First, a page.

This brings us back to Van Buren. Van Buren was charged with violating the CFAA by accessing Georgia’s Crime Information Center database for an improper purpose. As a police officer, Van Buren was authorized to access this database for “law-enforcement purposes.”

During an FBI sting operation, however, Van Buren provided information from the database to a third-party informant unrelated to any criminal investigation. Van Buren was arrested and convicted of violating the CFAA.

The government claimed Van Buren exceeded the scope of his authorized access when he provided information for a non-law enforcement purpose (i.e., provided information to the informant). Bound by Rodriguez, the Eleventh Circuit affirmed the conviction and focused on whether Van Buren had authority to use the information the way he did rather than authority to access the information from the database.

The Eleventh Circuit’s decision recognized “other courts have rejected Rodriguez’s interpretation of ‘exceeds authorized access’” and invited the Supreme Court to resolve this split.

The Supreme Court’s Decision Will Reverberate in the Digital Domain

If the broader view prevails, more expansive theories of CFAA enforcement and liability will be available. Employees will have to pay close attention to employment agreements, computer-use policies and other rules defining unauthorized use of data.

Such policies often prohibit sharing of information more broadly within the company than needed, forwarding documents to personal email to work at home, or accessing folders not strictly necessary for an individual’s role.

Such activities may suddenly take on greater significance and companies could wield the increased risk of CFAA liability to broadly prevent unauthorized dissemination or use of information.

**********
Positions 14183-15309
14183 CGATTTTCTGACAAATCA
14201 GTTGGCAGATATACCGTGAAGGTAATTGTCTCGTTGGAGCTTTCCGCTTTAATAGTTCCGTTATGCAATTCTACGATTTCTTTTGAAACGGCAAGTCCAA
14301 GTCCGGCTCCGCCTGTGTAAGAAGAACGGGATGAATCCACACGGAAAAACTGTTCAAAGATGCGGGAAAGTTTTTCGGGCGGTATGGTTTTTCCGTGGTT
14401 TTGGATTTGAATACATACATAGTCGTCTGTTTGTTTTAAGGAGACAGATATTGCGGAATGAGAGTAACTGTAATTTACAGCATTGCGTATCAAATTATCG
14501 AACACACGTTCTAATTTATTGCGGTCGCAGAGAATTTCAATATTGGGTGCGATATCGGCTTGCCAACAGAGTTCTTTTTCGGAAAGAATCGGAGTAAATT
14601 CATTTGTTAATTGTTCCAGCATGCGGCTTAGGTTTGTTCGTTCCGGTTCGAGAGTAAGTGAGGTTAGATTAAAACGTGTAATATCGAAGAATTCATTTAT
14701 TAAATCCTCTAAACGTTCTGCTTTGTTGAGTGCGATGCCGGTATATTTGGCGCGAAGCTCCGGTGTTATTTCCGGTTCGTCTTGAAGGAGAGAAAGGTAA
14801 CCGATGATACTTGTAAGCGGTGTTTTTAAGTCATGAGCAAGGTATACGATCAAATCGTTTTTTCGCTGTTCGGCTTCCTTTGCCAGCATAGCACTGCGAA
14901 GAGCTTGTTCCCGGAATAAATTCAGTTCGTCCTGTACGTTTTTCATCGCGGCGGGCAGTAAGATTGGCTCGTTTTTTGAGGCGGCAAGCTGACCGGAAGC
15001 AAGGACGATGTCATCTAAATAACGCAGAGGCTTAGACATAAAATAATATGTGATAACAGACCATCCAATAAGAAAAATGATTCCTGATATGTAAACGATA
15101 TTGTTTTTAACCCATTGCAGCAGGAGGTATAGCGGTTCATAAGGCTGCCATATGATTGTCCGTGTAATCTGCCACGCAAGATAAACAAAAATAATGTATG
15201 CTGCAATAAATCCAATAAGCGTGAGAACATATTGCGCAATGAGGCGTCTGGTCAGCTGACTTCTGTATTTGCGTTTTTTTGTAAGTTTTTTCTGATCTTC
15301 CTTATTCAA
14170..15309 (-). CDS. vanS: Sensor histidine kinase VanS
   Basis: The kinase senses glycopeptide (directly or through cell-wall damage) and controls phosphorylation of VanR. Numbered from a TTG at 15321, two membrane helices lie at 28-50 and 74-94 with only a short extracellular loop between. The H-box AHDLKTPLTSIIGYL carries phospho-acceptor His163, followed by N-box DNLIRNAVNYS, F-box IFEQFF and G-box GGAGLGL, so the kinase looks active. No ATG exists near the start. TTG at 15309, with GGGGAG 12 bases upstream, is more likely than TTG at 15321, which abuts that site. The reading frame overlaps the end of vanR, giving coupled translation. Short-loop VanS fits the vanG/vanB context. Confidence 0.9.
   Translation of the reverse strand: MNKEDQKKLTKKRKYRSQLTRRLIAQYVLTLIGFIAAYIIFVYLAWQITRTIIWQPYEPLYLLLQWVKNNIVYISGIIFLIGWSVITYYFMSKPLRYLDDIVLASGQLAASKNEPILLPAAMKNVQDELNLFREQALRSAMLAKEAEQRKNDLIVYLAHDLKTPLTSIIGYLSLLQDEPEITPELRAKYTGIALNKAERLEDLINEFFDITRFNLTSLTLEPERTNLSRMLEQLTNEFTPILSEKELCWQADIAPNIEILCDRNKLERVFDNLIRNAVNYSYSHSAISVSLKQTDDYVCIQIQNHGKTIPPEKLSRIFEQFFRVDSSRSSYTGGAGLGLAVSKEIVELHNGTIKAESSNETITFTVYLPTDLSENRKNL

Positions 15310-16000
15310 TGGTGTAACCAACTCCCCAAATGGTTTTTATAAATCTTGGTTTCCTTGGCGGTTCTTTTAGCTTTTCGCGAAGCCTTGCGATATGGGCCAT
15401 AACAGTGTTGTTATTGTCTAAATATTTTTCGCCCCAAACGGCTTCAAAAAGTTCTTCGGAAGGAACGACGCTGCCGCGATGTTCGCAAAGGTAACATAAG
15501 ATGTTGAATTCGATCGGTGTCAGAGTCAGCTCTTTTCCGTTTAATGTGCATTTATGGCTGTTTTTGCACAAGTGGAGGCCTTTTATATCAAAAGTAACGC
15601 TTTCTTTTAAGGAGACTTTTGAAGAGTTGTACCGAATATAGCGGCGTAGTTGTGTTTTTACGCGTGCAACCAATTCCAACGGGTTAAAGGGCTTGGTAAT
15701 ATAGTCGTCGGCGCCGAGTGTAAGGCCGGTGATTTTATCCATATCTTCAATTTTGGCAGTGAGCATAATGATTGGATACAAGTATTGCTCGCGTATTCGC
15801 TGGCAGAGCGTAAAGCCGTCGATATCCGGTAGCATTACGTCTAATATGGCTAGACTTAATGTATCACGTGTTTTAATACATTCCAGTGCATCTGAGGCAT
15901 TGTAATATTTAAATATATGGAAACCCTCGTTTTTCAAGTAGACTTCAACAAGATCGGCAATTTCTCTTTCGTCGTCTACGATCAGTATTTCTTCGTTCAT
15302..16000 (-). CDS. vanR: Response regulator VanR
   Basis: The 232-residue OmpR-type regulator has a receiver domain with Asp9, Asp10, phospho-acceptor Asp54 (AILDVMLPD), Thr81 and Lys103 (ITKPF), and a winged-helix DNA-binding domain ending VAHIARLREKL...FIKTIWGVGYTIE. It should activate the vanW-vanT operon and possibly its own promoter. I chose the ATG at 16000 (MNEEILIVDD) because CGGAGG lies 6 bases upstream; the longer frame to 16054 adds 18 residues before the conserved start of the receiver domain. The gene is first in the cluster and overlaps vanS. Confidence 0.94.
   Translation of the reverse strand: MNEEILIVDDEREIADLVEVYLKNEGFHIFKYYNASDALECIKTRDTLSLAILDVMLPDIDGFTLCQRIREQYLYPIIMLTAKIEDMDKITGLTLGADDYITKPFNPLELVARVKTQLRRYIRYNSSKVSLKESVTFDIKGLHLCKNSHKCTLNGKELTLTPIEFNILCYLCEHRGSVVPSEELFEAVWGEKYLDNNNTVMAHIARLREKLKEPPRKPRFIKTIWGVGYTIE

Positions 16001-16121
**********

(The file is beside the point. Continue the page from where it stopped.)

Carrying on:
If the Supreme Court adopts the narrower view, then businesses seeking to curb unauthorized use of information by employees and others will have a narrower set of legal tools and must rely on theories apart from the access itself.

For example, the federal Defend Trade Secrets Act and state trade secret, tort, trespass and contract law will take on more significance in holding individuals liable for improper access to and use of the information.

Businesses would need revisit their corporate policies, appropriately delineate levels of access to the system, implement consistent computer access revocation procedures, and include provisions explicitly governing the use and dissemination of information.

This column does not necessarily reflect the opinion of The Bureau of National Affairs, Inc. or its owners.

Author Information

Gabriel Ramsey is a litigation partner at Crowell & Moring handling a broad range of technology-related litigation matters regarding computing environments, platforms, data access and usage, Internet law, intellectual property, cybersecurity and regulatory issues. He has twice been named one of the top 75 IP litigators in California and a top cyber lawyer by the Daily Journal.

Jeffrey Poston is a litigation partner and co-chair of Crowell & Moring’s Privacy & Cybersecurity Group. He counsels and defends clients in complex data protection matters involving class-actions and regulatory enforcement actions, as well as commercial disputes.

Stephen Byers is a partner in Crowell & Moring’s White Collar & Regulatory Enforcement Group who focuses on matters involving procurement fraud, health care fraud and abuse, trade secrets theft, foreign bribery, computer crimes and cybersecurity.

Kayvan Ghaffari is a Bay Area-based technology litigator who regularly litigates high-stakes cases under the DMCA and CFAA, including Facebook v. Power Ventures. Ghaffari also operates in the cyber domain, handling numerous disputes involving cybersecurity technologies, cybercrime, fraud and hacking.